Despite strong bones and lots of concrete, the new church's exterior is highly transparent and layered.
The broad, stepped entrance is located on North 80th Street near the corner. In the middle of the façade, a steel cross floats up from a finely finished concrete wall. On the other side of that, the sanctuary itself opens visually to the arterial, with a long bay of glass panels combined with glu-lam ribs.
Worshipers, especially younger ones, tend to congregate in that wing first, according to Dahlstrom, filling pews that are only lightly screened from the street. Two layers of motorized blinds, one permeable and one blackout, control the sunlight.
On the eastern elevation, the masonry wall that encloses the sanctuary stands high, with the foyer volume stretched out in front. The glass-walled foyer is fronted, in turn, by a modern concrete colonnade. Outside that, a concrete deck stretches along the neighborhood street, extending the space of the lobby. It's a monumental but inviting front porch, with a low bench wall for gatherings.
“We really are open to the community,” said Dahlstrom.
Dahlstrom, a mountain climber, blogger and author of “O2 (oxygen), Breathing New Life into Faith,” seems slightly befuddled when asked about the size of his congregation. The 600-seat sanctuary is usually packed for three services on Sundays. More people fill the old sanctuary across the street where the service appears on screen.
Dahlstrom and Sarah Neill, who helped to oversee design on behalf of the church, calculate that attendance more than doubled when the new building opened, to around 3,000.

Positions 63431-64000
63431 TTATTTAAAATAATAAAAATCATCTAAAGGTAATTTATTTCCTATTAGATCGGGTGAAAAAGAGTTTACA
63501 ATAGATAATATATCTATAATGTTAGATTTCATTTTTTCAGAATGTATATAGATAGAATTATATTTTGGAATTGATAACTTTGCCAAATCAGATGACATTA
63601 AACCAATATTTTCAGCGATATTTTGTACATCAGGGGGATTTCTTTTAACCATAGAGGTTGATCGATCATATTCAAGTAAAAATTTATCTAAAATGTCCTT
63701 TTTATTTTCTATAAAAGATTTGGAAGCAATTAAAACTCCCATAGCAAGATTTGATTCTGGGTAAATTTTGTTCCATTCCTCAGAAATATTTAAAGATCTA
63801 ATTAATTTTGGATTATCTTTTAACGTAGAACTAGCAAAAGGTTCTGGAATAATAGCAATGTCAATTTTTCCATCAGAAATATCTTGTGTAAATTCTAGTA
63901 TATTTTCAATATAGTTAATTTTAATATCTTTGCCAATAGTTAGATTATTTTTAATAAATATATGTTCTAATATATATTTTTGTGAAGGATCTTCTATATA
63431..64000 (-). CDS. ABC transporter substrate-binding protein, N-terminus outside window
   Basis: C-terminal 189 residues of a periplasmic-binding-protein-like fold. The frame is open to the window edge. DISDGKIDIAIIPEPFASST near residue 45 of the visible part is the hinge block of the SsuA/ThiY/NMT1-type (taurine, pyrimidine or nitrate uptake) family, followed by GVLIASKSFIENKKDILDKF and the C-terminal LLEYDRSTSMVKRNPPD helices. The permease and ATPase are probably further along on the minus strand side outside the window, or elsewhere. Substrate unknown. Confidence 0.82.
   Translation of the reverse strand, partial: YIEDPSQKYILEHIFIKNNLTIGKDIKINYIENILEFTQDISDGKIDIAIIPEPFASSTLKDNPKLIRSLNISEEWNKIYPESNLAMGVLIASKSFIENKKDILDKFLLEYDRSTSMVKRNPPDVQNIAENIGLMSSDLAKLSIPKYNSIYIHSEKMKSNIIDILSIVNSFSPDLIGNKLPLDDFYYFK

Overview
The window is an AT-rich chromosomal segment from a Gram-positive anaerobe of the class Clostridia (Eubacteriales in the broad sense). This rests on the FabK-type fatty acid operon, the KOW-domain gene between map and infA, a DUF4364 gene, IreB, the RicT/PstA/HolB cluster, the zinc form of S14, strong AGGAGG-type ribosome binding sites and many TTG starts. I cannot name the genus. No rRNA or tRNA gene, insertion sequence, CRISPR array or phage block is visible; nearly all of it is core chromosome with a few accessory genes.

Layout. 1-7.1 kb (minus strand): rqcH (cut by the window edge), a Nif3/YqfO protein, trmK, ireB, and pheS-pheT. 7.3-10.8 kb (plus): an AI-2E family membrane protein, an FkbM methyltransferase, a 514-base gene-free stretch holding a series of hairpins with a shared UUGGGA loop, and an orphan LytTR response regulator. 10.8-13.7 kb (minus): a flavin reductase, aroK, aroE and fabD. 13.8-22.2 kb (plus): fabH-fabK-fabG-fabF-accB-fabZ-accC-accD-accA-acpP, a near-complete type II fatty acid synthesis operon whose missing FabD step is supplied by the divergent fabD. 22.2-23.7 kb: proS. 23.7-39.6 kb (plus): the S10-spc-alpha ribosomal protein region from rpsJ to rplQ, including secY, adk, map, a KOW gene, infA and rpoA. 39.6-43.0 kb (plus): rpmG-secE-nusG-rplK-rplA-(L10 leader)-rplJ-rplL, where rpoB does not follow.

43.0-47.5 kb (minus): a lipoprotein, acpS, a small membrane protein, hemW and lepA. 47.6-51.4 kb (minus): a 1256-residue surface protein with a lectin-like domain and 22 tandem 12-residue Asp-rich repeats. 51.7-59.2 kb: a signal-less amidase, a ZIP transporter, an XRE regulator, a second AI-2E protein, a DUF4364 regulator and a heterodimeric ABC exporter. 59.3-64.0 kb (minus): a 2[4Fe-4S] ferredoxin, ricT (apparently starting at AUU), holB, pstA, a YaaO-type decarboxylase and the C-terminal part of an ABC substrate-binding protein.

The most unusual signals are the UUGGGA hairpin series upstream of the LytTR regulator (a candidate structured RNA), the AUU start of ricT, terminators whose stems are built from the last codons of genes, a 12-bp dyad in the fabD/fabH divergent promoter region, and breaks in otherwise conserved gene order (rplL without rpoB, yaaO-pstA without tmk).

“Through massing and materials, the project is respectful of the context without pandering to sentimentality or resorting to the easy use of the icons of religious architecture.”
“The sanctuary has a warmth derived from the lighting and materials.”
The church worked with the community and with Bagley Elementary School, just across North 80th Street, to resolve parking and traffic issues. The church financed 60 new stalls of parking next to the school, to handle overflow on Sundays. It provides needed parking for the school on weekdays.
The connection with Bagley Elementary is reinforced architecturally, creating a small institutional nexus in the neighborhood. Kiki Gram, who managed project construction for Miller/Hull, pointed out that the end of the foyer and the entry stairway both point directly to the school.
To further mitigate parking pressures, several shuttle buses pick up people from satellite blocks and drop them off alongside the church on Stone Way, which is blocked off on Sundays except to handicapped attendees. People circulate freely across the street and between the new church and the old one, filling the new concrete deck front in good weather.
Dahlstrom, who once studied architecture, has a favorite feature. A 30-foot-tall hinged “door” to the side of the stage controls south light that washes the platform and the focal wall behind it. It is ceremonially opened by the minister at the end of worship services.
Like sacred architecture through history, natural light is part of the spirit and the stagecraft of the place.
This building is an eye-opener.
The Project of the Month is sponsored by the Daily Journal of Commerce and the Seattle chapter of the American Institute of Architects. The project for April was selected with the assistance of Washington Green Building Council director Joel Sisolek, architect Jim Moore, and landscape architect Bob Shrosbree. For information about submitting projects, contact Stephanie Pure at AIA Seattle at (206) 448-4938, or email@example.com.